Nigeria's economic growth has done little to create jobs for ordinary citizens, especially its huge youth population.
Both Nigeria's Senate and House of Representatives have called for separate investigations into the stampede at a mass recruitment exercise in Abuja in which at least 16 people died and hundreds were injured earlier this month. The Senate rejected calls, however, for the removal of Interior Minister Abba Moro.
On 15 March, 65,000 jobseekers turned up to 60,000-capacity National Stadium in Abuja to take a recruitment examination organised by Nigeria's Immigration Service (NIS).
The stadium only had one entry point open and there was insufficient personnel and organisation to manage the crowds. The ensuing confusion and scramble led to a deadly stampede.
In the aftermath of the disaster , Moro, whose office was charged with conducting the exercise, avoided taking direct responsibility by claiming that those who died in the stampede had "lost their lives through their impatience."
The official line from the presidency meanwhile took on a more sombre tone, with a statement saying "we are shocked and deeply saddened by the news of the untimely death of the young citizens who were at the exercise not only to secure jobs but to be allowed the opportunity to contribute towards the development of the nation."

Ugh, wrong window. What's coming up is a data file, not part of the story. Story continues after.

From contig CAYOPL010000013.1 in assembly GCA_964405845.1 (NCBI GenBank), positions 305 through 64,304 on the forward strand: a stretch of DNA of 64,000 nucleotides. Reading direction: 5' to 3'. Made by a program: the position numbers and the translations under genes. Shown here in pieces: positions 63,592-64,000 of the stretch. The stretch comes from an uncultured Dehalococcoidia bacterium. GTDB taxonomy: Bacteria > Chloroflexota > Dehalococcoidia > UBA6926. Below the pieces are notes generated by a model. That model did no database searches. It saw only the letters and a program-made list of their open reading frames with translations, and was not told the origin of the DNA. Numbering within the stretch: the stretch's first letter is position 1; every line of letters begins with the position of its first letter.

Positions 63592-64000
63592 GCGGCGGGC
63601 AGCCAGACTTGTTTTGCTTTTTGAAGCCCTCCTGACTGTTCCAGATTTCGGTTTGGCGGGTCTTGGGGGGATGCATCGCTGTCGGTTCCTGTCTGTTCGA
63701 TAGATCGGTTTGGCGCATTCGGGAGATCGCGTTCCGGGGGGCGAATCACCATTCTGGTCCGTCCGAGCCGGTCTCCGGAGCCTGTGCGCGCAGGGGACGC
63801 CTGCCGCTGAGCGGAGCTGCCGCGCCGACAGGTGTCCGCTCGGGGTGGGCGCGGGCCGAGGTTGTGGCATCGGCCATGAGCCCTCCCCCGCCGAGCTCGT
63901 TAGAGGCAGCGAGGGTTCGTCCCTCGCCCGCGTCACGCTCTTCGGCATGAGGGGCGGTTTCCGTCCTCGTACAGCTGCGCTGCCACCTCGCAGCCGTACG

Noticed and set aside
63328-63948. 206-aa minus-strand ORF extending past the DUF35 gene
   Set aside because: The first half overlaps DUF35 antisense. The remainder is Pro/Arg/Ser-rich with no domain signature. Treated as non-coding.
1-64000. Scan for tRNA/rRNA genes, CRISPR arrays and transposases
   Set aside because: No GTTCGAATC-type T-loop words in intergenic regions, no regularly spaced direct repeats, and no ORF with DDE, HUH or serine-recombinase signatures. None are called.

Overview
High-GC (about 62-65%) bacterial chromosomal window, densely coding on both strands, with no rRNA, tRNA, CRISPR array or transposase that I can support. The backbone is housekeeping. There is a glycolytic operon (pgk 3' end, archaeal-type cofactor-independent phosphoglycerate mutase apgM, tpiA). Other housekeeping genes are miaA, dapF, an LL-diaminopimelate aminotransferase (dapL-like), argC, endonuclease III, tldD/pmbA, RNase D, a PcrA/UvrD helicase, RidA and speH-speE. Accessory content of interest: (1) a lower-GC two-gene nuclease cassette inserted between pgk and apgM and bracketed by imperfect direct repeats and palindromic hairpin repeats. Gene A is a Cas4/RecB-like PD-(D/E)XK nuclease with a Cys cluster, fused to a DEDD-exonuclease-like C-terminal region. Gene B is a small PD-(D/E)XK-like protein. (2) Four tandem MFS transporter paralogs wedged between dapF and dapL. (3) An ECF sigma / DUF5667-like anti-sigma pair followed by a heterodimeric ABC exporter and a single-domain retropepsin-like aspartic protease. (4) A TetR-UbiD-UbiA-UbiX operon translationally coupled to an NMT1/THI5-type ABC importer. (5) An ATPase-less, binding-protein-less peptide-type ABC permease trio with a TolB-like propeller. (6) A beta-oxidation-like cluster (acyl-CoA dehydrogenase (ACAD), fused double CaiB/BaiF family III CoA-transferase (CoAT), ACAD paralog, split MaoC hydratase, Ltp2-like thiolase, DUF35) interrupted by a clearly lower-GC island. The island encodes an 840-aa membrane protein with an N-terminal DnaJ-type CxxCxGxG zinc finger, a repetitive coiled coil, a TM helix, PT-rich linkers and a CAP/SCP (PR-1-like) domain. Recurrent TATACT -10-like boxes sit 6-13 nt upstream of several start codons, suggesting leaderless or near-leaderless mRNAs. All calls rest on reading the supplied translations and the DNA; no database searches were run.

Calls for resignations have gone unheeded, but there are hopes the tragedy could act as a wakeup call for the government - and not just into organisational deficiencies and mismanagement - but into the underlying problem of youth unemployment. After all, the stampede was not just a result of poor crowd control but a symptom of Nigeria's desperate dearth of employment opportunities.
Out of work
Despite Nigeria's strong reported economic growth in recent years, large swathes of its estimated 170 million population is unemployed. This problem is particularly acute amongst the country's youth population, and according to the National Baseline Youth Survey Report, 54% of Nigeria's youth population was unemployed in 2012.
The government has created some projects aimed at tackling this problem - such as the Youth Enterprise with Innovation in Nigeria (YOU WIN) and the Subsidy Reinvestments and Empowerment Programme's Graduate Internship Scheme (GIS) - but they have recorded few successes so far and are of relatively small scope.
"These initiatives are mere grandiose white elephant projects which are not only inadequate in tackling the teeming unemployment but also fail to reach the end user," says Idayat Hassan, a senior programme officer at the Centre for Democracy and Development West Africa (CDD).
The deteriorating state of Nigeria's secondary and tertiary educational institutions has also had an adverse effect on the quality of their graduates. As Hassan points out, "Results from the 2011 Senior School Certificate Examination conducted by National Examination Council and West African Examination Council recorded 90% failure."